In our age of Spiderman and Lord of the Rings, $34 million is becoming chump change. If studios really embraced Persall’s logic, pictures at both ends of the spectrum would be threatened—the art house flicks like City of God and a quality family film like Two Brothers.
That takes us back to the real question: Do organizations like the PTC, or columns like Parent Previews make any difference at all? In my opinion, we are making inroads, and we’re about to get on the freeway.
I think “word of mouth” (or “WOM” to use the industry acronym) is the key to marketing family movies. It is a tool Hollywood loves to use with artsy titles, but executives still haven’t got a handle on how to use this networking technique in the family film genre.
Family audiences approach the theater a little differently, especially as many have had a negative experience in taking their children to a movie, only to discover objectionable content.
Speaking from personal experience (I have four children), if I’m going to pay out the 50-plus dollars it will cost to take my family to a theater, I’m not likely going to hit a film on its opening weekend. First, I’ll ask other parents for opinions. Then I’ll research the film on the Internet and in newspapers. Unlike the twenty-something couple heading out on a date, for families, a movie experience isn’t usually an impulse purchase.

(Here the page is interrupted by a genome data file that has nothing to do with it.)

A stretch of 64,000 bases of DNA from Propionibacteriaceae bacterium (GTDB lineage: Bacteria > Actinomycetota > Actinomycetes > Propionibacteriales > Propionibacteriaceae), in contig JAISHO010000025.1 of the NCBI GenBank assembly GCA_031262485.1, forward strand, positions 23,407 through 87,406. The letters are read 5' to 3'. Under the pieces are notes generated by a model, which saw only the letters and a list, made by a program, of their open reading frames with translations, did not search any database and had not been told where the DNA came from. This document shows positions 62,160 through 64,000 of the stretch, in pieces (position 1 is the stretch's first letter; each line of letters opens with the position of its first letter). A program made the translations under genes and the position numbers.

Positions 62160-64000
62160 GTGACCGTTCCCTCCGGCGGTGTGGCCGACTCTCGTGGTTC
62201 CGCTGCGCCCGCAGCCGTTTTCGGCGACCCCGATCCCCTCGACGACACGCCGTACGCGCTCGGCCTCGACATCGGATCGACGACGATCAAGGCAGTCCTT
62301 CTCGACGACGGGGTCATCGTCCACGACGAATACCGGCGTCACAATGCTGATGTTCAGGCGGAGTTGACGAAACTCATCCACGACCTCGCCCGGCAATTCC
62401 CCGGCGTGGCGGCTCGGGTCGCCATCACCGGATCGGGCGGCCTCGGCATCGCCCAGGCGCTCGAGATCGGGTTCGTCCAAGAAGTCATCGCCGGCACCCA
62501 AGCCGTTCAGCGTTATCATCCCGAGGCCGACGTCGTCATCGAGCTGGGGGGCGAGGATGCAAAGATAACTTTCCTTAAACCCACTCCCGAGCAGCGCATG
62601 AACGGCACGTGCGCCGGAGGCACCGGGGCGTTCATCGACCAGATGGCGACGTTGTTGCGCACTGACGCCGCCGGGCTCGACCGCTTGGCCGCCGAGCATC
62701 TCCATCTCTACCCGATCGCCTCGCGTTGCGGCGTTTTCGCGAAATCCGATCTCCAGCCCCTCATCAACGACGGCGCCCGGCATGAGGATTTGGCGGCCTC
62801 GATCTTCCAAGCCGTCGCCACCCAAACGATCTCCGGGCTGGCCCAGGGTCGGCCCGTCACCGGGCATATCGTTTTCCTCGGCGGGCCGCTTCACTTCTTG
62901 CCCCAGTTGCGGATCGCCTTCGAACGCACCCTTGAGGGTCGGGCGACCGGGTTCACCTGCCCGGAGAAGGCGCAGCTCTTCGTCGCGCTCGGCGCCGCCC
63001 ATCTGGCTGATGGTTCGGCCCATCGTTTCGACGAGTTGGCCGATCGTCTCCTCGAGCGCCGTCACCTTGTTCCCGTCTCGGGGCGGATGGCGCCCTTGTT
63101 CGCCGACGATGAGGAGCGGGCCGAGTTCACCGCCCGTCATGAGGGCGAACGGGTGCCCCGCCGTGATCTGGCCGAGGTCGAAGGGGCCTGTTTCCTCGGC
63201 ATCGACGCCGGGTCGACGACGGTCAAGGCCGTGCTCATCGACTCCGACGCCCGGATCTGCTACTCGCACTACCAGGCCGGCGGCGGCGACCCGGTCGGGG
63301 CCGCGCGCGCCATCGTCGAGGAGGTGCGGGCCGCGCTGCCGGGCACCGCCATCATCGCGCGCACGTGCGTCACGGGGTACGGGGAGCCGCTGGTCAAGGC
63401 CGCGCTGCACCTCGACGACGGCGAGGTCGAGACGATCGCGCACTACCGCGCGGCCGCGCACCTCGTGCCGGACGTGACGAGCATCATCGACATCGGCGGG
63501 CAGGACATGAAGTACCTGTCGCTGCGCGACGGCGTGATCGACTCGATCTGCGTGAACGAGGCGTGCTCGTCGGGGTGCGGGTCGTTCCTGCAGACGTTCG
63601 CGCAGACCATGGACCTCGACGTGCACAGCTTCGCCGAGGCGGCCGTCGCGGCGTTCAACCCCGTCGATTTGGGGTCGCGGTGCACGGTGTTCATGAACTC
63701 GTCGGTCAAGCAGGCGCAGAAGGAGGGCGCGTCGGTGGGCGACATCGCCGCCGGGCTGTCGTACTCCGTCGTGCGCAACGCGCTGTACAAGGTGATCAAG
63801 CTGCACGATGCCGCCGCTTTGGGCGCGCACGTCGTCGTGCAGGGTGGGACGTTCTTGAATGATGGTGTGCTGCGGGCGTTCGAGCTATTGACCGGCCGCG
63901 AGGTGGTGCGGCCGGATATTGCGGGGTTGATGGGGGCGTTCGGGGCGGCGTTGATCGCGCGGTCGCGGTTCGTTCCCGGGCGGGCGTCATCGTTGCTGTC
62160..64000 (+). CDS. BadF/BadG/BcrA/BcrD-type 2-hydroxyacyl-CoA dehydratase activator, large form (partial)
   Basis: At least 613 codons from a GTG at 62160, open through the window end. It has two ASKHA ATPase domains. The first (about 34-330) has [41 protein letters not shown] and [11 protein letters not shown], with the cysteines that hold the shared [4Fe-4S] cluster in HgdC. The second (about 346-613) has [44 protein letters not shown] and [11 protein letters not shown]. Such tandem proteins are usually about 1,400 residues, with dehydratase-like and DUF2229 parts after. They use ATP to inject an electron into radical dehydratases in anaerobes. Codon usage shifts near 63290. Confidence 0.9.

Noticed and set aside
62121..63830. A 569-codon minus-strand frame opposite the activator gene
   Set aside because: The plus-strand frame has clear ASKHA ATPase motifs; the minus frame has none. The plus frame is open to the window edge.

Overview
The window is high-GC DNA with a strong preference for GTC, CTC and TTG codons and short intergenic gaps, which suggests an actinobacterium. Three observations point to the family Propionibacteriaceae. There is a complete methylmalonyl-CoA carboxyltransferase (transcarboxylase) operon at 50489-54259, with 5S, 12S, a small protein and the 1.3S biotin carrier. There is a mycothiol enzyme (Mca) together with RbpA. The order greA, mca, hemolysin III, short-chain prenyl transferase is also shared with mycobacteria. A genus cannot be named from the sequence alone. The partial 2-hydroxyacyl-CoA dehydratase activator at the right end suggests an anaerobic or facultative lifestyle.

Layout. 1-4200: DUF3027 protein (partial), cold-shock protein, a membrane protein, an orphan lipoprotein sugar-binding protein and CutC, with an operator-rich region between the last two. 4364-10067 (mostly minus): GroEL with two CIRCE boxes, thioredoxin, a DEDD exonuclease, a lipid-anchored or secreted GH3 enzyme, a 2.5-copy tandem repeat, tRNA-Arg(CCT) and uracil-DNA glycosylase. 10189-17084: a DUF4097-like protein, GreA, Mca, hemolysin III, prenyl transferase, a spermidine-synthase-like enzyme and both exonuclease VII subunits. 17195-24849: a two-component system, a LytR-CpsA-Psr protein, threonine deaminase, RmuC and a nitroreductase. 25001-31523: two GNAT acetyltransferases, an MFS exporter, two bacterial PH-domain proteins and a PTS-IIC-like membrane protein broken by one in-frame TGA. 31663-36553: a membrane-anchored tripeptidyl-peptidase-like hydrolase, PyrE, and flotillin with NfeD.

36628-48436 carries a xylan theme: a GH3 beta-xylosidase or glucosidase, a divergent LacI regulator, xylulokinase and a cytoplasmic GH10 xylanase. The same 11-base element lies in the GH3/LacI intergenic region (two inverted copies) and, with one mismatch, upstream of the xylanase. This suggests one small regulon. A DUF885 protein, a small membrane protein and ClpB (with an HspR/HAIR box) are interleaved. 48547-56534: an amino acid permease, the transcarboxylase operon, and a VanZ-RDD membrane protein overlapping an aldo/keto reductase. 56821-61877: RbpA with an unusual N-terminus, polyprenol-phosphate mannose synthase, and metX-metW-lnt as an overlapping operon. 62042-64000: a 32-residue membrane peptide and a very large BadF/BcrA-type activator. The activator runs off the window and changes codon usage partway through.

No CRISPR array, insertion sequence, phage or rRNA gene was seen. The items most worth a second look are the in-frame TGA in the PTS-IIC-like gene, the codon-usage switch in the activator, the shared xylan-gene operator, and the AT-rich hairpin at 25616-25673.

To help with their entertainment decisions, parents are looking for organizations and sources of information they can trust. The WOM provided by a tightly knit network like the PTC, can be just what the studios are looking for. Executives are just beginning to recognize this valuable marketing tool.
Next, studios and distributors need to have enough faith in these family products to give them the time to mature.
Remember New Line’s Secondhand Lions? If you don’t, you’re not alone. Perhaps they were too caught up in making hundreds of millions from Lord of the Rings, but I’d love to know what happened with the promotion of this excellent film.
It too was a PTC award recipient, and an “A-grade” movie in my column. It featured three great stars, Robert Duvall, Michael Caine, and Haley Joel Osment. It had a fine story of love, adventure, and life with broad age appeal. While some critics debated issues of dramatic arcs and other technicalities, I have yet to meet a parent or child who has seen this film and not enjoyed it.
But when Secondhand Lions came to town, it barely got a chance to meow, let alone roar, before it was ushered off the screen. However, in the four weeks it got, it grossed $36.5 million.
So why was the Academy Award winning Monster was given 23 weeks to earn it’s $34.4 million? Because Newmarket Films carefully worked WOM with Monster, and they gave it the time it needed to build.
Far too often, I see this patience extended to R-rated “serious” pictures, while the scant few high quality family films are expected to fill bank accounts in a matter of days.
If we want to make a difference in the quantity and quality of movies suitable for all ages, we need to become part of the network. We can do so by talking about what we want to see in the media. We can speak positively about great films we’ve seen, and encourage others to support these productions. With a little concerted effort, we may even begin to see our best shot written up in papers across the continent.